P.S. The prize for best sarcastic retort goes to Ian Jackson. He said, "I should go and create a lot of keys with your key ID. I'll set the real name to 'Not Asheesh Laroia' so everyone is totally clear about what is going on."

[] permanent link and comments

While I understand this problem, and tend to use full key fingerprints myself, calling this an "attack" is going a bit far, since signature verifications cannot be spoofed with this technique, so you can only confuse people at the worst.  Nothing is compromised.

Posted by Stephen Paul Weber at Tue Dec 27 00:59:15 2011

It is an attack on humans. We are the weakest link in security. Having tools that help attackers perform social engineering attacks is definitely bad and definitely a vulnerability in the tool.

Posted by foo at Tue Dec 27 01:15:12 2011

My key ID A56E15A3 has conflicted since day 1.

Posted by Hub at Tue Dec 27 01:17:31 2011

I can't say I've ever had this problem. But then again, I can't say I've ever used this software, nor do I even know how I ended up on this fine article of yours. Did the gnomes bring me here? I don't like gnomes. They try to nibble me to death in my sleep! I bet you don't like that either. So why do you send the gnomes after me??? God, so many gnomes...

Posted by Phillip Norbert Årp at Tue Dec 27 04:25:48 2011

I think there's an obvious and simple solution for the GPG issue. For perfect compatibility it can use the short fingerprint to retrieve potential matches. If the long or full fingerprint is available it's used to confirm those potential matches. False matches get discarded.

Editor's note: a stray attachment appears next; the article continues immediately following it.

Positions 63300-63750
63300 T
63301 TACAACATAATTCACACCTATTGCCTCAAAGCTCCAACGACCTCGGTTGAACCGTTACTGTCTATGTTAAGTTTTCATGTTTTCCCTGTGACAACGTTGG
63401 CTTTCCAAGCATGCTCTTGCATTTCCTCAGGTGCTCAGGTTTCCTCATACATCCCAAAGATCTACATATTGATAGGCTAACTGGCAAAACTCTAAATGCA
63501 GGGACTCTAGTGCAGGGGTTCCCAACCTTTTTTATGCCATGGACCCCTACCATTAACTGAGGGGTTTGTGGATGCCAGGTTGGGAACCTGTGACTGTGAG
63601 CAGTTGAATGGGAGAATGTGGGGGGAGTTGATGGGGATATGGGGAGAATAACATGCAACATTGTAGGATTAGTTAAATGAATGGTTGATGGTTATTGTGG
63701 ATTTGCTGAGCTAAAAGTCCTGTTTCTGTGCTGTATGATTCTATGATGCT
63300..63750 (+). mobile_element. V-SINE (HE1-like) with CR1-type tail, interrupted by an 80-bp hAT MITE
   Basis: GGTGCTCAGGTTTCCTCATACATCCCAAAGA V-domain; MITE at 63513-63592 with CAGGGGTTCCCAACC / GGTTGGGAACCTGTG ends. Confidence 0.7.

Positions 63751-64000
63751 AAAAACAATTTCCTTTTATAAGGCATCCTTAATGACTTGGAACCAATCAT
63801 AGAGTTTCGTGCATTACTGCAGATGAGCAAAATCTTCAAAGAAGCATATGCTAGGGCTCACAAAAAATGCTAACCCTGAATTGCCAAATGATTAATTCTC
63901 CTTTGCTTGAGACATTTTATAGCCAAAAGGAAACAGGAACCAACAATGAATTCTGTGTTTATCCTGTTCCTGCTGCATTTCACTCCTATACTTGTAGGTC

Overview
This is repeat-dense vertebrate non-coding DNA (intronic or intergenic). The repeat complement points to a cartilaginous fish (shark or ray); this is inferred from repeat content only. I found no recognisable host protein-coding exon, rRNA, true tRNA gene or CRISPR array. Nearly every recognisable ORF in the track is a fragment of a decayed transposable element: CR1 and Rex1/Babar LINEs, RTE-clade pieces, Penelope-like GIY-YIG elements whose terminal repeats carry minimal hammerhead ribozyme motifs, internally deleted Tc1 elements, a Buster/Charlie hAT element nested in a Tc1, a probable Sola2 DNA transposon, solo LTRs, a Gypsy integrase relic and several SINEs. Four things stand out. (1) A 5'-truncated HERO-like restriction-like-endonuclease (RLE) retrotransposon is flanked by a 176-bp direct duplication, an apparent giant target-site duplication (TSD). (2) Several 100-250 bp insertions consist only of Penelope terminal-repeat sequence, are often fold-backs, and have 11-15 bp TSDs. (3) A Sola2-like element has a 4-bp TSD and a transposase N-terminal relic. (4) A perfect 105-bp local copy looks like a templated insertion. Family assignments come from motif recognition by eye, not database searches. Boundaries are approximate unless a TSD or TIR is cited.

Posted by Alsee at Tue Dec 27 13:40:05 2011

Hash: SHA1


my key is:

pub  1024D/38EA4970 2002-10-08
uid  Juergen Schmidt <>

I refer to your offer to generate a keypair for

bye, ju
Version: GnuPG v1.4.10 (GNU/Linux)


Posted by Juergen Schmidt at Tue Dec 27 16:41:17 2011

Good on you for drawing attention to this. Full-time security geeks are wondering "What's the big deal?" because they've always known that 32-bit ids were second-preimage-vulnerable in this way. However, normal users could possibly get caught out by this.

The fact that the GPG command-line accepts these as arguments is indicative, in my opinion, of a security/usability flaw -- this means users are encouraged to use these ambiguous identifiers as arguments they communicate to the program (GPG). Presumably they are then supposed to inspect the results to make sure that the unambiguous thing (the fingerprint) is correct. That sounds a lot like the sort of UX/security failure that used to be ubiquitous back when this is designed: "It's secure as long as the users do some extra safety-measure steps that real users never do."